On July 23rd, I exposed to the Glen Cove community Mayor Suozzi’s non-transparent plans to sell a cherished, although underutilized jewel of Glen Cove. Hundreds of outraged residents spoke up and stopped the sale.
In the past few weeks, it has been announced that the Glen Cove Hospital will phase out inpatient beds in response to the changing healthcare industry. As any responsible public servant should do, Mayor Suozzi immediately showed concern for the City and surrounding communities, stating, “I’m not pleased,” and, “I want to make every effort to find a solution that is less painful and grow the system instead of shrinking it.”
I stand by Mayor Suozzi’s recent statements about the hospital’s value and believe Glen Cove is a better place when there is a fully functional hospital present. However, with the value of the hospital supposedly understood by all, why did Mayor Suozzi choose to unilaterally and recklessly sue North Shore University Hospital at Glen Cove in August of 2012? According to the formal legal proceeding filed on August 31, 2012, the Mayor suspected the hospital was discharging and releasing chlorodiflouromethane (commonly referred to as R-22 or HCFC-22), “thereby causing contamination to [Glen Cove’s] groundwater supply.” However, a response filed by the hospitals lawyers reads “this lawsuit was commenced in an attempt to recover costs to upgrade [Mayor Suozzi’s] treatment system servicing the Seaman Road Well. To do that, [Mayor Suozzi] sued the only deep pockets that it could think of – the manufacturers of R-22 and large institutions in the area that [Mayor Suozzi] believed use a geothermal air conditioning system.”
As a leader elected to protect the citizens of Glen Cove, did the Mayor truly believe suing such an indispensable community partner was the best course of action? The hospital has been an integral community and corporate partner in Glen Cove for over 50 years providing necessary services and economic life-support. Why did Mayor Suozzi choose not to approach North Shore Long Island Jewish Health Systems to work together in solving this problem? Did Mayor Suozzi believe an unfounded and reckless behind-the-scenes lawsuit would paint him as a fair government partner? Instead, why not approach the hospital as a partner with our Department of Public Works to try to limit the damage? As my publicly elected official, I expect Mayor Suozzi to protect and defend the City of Glen Cove through reasonable and effective measures, not his recent reckless and possibly damaging legal action.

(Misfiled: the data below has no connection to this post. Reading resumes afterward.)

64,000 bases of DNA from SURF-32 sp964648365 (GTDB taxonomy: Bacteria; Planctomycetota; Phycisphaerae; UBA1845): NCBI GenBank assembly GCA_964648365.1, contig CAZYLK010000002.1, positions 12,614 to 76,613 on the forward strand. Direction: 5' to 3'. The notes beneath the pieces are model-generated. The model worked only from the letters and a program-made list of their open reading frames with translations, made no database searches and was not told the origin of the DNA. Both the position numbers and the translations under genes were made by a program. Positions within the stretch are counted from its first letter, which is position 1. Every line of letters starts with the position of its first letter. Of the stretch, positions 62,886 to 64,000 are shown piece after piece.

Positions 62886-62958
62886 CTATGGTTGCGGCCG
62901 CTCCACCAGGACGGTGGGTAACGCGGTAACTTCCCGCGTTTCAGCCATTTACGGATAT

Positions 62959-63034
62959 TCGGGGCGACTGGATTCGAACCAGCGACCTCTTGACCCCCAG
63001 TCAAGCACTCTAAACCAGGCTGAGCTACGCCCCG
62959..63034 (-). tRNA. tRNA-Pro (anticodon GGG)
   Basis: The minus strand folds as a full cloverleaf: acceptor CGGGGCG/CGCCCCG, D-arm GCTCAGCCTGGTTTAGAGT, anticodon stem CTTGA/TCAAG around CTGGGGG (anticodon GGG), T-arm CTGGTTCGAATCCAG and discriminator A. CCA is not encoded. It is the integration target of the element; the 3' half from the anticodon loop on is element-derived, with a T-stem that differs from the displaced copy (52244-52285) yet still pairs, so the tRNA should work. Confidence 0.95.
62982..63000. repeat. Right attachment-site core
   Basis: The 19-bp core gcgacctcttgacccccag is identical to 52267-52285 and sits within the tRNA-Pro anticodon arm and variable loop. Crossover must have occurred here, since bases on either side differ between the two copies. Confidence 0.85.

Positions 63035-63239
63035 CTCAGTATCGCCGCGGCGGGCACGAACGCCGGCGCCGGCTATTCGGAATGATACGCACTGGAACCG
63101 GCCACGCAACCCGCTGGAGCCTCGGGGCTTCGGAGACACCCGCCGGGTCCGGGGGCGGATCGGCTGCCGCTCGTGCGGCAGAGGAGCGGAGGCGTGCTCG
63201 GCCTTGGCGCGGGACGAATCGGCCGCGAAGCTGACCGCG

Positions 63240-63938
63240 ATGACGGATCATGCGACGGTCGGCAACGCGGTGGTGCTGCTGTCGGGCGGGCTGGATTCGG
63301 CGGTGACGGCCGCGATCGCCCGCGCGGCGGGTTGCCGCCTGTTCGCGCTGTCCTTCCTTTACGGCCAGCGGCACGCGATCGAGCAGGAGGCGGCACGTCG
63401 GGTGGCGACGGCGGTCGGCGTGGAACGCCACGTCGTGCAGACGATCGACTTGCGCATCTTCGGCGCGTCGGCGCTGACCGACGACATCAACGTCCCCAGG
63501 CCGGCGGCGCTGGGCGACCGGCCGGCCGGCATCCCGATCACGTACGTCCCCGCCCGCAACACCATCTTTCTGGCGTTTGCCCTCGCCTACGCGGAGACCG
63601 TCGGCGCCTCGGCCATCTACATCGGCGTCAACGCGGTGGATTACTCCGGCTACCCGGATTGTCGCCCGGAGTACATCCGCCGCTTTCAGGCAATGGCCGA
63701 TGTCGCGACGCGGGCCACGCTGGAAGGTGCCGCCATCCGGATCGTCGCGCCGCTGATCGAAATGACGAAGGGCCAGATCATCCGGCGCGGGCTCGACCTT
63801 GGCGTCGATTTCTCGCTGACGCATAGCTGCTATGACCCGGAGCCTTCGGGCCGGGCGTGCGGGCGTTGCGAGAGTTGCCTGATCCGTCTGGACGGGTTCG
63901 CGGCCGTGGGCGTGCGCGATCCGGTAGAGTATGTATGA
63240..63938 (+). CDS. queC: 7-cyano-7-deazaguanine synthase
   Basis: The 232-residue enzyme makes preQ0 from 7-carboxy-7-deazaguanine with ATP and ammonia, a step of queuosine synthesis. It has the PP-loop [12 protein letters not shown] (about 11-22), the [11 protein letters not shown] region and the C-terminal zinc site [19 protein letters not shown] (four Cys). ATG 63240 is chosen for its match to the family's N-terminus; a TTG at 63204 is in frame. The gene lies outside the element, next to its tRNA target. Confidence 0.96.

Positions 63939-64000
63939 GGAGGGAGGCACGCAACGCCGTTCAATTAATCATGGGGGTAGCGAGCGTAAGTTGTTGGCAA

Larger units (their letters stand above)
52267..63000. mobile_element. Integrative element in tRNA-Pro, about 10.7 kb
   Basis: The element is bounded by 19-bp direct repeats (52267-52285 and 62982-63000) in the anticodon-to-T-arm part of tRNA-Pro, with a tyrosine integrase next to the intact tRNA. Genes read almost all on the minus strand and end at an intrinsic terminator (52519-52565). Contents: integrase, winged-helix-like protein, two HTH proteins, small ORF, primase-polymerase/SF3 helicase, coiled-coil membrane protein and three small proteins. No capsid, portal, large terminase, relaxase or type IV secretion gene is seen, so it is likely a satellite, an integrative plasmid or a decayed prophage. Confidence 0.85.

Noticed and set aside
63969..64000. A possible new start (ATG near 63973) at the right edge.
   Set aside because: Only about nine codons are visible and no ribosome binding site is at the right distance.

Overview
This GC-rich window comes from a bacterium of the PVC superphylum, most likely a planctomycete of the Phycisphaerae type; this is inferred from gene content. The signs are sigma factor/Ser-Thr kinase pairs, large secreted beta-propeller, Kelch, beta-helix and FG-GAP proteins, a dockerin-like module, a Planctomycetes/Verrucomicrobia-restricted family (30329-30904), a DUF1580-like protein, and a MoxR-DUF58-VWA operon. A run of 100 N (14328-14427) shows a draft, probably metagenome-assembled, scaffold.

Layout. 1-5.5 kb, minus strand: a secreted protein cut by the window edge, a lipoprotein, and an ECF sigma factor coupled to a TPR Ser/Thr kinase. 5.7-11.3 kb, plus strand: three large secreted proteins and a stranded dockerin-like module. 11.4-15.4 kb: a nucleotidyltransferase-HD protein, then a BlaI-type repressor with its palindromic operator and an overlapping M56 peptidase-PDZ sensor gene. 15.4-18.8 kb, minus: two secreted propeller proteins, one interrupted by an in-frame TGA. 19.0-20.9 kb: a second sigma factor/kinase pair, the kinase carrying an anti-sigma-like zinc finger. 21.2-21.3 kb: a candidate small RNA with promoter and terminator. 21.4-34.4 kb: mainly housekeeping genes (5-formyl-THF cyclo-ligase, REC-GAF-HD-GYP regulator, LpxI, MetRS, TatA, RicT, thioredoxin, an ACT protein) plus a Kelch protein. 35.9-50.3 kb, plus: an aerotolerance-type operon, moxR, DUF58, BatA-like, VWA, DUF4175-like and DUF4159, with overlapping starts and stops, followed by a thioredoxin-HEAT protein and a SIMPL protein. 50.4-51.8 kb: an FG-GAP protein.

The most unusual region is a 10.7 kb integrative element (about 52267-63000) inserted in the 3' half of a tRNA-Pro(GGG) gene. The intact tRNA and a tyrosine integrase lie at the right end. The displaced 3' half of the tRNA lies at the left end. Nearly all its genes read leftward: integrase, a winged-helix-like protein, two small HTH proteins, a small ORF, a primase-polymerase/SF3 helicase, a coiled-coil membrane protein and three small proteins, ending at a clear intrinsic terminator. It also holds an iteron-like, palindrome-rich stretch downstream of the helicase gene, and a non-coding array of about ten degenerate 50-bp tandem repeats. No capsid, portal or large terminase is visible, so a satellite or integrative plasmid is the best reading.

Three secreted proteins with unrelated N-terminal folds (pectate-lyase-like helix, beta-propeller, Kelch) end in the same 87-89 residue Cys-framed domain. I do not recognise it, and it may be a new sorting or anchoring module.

As the aforementioned documents clearly display, Mayor Suozzi unilaterally sued Glen Cove Hospital after failing to conduct an adequate investigation into the potential contamination source. Is that how we are supposed to reach out to partners who we value and are now fighting to keep around? Why has Mayor Suozzi failed to mention this lawsuit to the community before, during, or after his displays of service? While I stand by Mayor Suozzi in his fight to keep Glen Cove Hospital as is, every citizen of Glen Cove deserves to know the details about this lawsuit and its impact on the decision to completely remove inpatient beds from Glen Cove Hospital. Although I do not claim that this lawsuit is the reason for the recent decision to remove inpatient beds, I do fail to understand how a lawsuit could have helped this grave situation.
Mayor Suozzi, I want to continue to fight for Glen Cove Hospital but it is difficult to do so without a full understanding of how your rash decisions have contributed to the uphill battle Glen Cove and the surrounding communities now face. The City of Glen Cove and surrounding communities deserve to know what is truly going on.